They soon found few resources to help deaf travelers and also were surprised to find no one had documented the range of deaf cultures around the world.
That’s how they decided to set out to see how deaf people live in other countries. Initially, the pair wanted to visit 50 countries, but they eventually decided to stay for a month or two in fewer countries, Justice said.
They say they will be working to overcome foreign language and foreign sign-language barriers as they attempt to communicate with deaf people who speak and sign in up to 20 different languages.
“It’s going to be a big, fascinating challenge,” said Smith, who noted they also would bring a picture book and sign-language dictionaries to help them communicate.
Their project has already attracted international interest. For example, a woman whose sister is deaf and lives in Bhutan wrote them about the cultural discrimination against deaf people in her country and about Bhutan’s relative lack of educational opportunities for deaf people.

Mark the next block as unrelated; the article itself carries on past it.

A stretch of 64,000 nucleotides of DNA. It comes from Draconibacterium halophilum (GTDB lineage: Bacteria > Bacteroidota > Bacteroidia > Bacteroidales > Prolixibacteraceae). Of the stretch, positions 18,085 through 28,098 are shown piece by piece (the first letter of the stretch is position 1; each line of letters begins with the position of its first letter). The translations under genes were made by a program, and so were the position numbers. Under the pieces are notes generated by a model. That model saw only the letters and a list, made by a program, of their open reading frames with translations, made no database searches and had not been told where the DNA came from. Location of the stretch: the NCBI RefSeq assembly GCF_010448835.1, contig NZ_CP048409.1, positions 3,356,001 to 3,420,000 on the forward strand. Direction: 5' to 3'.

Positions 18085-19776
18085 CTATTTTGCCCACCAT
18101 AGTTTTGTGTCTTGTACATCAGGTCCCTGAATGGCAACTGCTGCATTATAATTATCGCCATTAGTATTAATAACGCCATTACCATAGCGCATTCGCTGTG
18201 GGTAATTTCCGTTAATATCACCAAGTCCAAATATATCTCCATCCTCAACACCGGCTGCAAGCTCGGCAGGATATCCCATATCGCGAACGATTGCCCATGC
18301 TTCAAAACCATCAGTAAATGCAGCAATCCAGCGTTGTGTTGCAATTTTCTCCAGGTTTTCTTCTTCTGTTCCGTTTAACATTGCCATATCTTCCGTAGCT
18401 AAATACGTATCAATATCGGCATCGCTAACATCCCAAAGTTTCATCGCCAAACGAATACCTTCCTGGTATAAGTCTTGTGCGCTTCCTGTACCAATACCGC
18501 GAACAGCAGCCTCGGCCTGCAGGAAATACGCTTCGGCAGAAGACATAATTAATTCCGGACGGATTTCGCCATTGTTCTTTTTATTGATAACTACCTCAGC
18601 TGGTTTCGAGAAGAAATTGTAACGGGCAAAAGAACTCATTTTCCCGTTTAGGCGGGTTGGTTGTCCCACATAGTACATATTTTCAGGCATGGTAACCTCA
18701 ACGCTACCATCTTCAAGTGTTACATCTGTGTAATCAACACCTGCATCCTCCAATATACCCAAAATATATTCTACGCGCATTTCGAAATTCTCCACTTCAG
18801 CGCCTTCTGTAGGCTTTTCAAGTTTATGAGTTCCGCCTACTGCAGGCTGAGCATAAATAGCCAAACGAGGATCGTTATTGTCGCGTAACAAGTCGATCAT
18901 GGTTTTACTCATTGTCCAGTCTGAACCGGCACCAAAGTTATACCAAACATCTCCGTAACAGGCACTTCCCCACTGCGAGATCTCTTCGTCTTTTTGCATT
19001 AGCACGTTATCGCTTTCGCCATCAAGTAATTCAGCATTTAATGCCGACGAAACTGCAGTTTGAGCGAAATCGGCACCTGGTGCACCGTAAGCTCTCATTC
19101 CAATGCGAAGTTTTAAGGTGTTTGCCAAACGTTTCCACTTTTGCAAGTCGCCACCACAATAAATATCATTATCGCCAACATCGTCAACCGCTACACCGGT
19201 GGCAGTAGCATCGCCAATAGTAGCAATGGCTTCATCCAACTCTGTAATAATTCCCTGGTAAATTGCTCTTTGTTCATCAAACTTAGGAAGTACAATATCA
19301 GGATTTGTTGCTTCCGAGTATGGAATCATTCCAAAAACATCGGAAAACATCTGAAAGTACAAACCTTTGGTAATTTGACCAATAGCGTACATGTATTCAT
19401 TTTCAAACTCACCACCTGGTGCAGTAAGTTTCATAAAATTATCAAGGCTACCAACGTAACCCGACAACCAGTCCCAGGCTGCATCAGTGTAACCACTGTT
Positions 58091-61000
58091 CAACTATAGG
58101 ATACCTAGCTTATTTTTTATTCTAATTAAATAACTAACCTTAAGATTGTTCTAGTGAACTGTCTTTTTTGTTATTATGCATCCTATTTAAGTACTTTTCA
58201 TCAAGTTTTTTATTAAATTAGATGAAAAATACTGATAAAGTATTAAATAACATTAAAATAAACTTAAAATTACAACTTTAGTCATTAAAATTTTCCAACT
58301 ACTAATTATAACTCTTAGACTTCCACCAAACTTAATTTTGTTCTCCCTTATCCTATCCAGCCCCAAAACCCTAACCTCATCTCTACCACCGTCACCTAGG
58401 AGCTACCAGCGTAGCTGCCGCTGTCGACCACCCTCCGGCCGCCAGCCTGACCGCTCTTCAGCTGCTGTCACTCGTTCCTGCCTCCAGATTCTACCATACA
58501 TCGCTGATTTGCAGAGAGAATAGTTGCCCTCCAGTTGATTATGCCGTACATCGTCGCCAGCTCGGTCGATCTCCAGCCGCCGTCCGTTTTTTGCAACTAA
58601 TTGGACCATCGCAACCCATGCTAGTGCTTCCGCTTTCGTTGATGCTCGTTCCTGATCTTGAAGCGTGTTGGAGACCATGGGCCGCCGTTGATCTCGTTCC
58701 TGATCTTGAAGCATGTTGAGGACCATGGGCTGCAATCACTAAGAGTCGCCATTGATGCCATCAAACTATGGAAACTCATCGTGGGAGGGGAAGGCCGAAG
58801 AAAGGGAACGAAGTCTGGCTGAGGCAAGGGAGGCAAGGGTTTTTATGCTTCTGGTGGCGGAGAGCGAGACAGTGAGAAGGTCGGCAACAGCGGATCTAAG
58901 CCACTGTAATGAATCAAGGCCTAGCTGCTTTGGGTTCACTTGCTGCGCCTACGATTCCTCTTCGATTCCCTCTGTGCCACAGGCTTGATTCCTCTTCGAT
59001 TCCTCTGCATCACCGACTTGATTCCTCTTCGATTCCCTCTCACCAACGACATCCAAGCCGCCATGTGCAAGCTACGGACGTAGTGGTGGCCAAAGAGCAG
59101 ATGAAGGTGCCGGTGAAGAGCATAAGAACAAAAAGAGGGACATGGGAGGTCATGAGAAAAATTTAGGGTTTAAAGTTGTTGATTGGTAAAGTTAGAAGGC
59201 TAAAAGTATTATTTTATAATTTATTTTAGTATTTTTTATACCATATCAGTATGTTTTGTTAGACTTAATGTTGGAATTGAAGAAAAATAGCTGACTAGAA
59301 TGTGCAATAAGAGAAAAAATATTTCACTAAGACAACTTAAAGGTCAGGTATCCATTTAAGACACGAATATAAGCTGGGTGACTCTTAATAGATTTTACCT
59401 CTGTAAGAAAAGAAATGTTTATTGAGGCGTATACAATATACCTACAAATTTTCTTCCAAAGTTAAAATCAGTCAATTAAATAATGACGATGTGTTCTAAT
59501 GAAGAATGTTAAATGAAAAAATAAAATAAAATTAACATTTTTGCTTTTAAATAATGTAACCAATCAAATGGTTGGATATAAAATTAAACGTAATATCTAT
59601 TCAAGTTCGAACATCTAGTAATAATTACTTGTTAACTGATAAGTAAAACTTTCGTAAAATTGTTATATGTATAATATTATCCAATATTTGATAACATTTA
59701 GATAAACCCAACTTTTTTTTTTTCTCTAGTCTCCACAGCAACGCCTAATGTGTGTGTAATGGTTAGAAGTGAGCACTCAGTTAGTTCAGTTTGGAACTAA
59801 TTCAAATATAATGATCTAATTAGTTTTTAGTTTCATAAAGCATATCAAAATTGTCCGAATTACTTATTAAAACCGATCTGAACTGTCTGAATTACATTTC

Smith and Justice said they hope to be able to add Bhutan to their itinerary, which already includes New Zealand, Australia and Tasmania (an Australian island), Japan, China, Thailand, Nepal, India and Kenya. The pair plans to work on organic farms in various areas to help pay for the trip and also is arranging for places to stay through the free hospitality network called The CouchSurfing Project.
Smith said her 33 days competing on "Survivor" helped her prepare for the trip.
“It gave me the confidence to say, ‘I can do anything,’ ” she said.
She said trying to communicate on "Survivor" without the aids of sign language or pen and paper also made her feel like she was being a pest to the other contestants. However, she said that the experience taught her to consider whether deaf and hard-of-hearing people feel the same way in other countries.
“How do you overcome that?” Smith asked.
That is one question they said they hope their trip will help answer.